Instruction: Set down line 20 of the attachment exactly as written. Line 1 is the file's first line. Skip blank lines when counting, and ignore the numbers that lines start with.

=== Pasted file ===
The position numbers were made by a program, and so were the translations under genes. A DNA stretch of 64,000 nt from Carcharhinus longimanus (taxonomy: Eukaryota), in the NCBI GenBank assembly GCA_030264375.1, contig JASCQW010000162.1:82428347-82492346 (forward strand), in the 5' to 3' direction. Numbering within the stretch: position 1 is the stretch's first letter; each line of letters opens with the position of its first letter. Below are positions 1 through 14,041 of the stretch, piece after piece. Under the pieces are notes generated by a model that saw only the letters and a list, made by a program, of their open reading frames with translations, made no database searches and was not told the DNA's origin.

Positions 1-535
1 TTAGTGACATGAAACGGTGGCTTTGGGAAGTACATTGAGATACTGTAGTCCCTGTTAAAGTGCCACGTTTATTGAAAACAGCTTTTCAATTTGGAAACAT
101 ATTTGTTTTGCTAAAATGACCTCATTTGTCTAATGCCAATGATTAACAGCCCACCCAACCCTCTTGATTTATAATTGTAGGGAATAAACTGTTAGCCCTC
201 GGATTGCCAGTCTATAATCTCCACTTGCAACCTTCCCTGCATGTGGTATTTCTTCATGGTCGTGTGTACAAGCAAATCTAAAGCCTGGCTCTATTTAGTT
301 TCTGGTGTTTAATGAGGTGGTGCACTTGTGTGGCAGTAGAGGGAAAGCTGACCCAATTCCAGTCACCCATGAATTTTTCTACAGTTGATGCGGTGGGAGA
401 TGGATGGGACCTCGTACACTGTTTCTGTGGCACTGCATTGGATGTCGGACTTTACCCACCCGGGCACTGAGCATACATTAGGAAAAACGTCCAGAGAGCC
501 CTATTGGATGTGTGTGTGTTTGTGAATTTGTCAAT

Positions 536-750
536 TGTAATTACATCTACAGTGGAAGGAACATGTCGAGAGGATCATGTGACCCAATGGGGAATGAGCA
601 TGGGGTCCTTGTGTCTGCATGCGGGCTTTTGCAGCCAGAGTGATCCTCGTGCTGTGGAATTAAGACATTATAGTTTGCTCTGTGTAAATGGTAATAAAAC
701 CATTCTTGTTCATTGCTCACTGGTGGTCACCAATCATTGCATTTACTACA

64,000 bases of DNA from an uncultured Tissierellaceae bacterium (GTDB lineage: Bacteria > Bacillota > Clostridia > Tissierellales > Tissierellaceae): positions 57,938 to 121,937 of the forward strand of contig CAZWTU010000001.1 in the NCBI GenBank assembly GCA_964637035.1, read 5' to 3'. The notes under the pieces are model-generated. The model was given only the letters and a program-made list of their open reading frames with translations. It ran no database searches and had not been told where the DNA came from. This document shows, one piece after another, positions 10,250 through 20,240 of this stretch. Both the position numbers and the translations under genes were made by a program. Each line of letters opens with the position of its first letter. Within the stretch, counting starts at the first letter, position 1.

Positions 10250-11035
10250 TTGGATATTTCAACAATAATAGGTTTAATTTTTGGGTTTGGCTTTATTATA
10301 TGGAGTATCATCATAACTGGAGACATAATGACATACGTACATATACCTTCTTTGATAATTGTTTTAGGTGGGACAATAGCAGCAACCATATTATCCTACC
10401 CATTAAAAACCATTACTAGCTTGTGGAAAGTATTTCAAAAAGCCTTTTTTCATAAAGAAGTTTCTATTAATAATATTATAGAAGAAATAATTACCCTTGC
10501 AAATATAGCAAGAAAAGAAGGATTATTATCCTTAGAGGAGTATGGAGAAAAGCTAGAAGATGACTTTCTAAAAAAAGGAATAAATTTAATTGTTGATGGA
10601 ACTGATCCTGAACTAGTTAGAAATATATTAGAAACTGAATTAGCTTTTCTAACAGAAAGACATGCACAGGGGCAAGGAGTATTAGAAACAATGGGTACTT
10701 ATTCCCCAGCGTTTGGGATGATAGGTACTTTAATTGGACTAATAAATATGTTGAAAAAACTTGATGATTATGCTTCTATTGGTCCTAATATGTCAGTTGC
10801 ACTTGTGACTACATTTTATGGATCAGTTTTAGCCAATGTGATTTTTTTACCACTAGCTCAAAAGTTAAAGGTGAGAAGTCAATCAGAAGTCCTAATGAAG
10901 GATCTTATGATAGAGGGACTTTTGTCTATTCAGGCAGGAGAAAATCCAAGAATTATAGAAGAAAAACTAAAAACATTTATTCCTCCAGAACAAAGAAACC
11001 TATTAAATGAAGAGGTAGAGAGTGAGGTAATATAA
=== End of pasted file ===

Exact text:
10701 ATTCCCCAGCGTTTGGGATGATAGGTACTTTAATTGGACTAATAAATATGTTGAAAAAACTTGATGATTATGCTTCTATTGGTCCTAATATGTCAGTTGC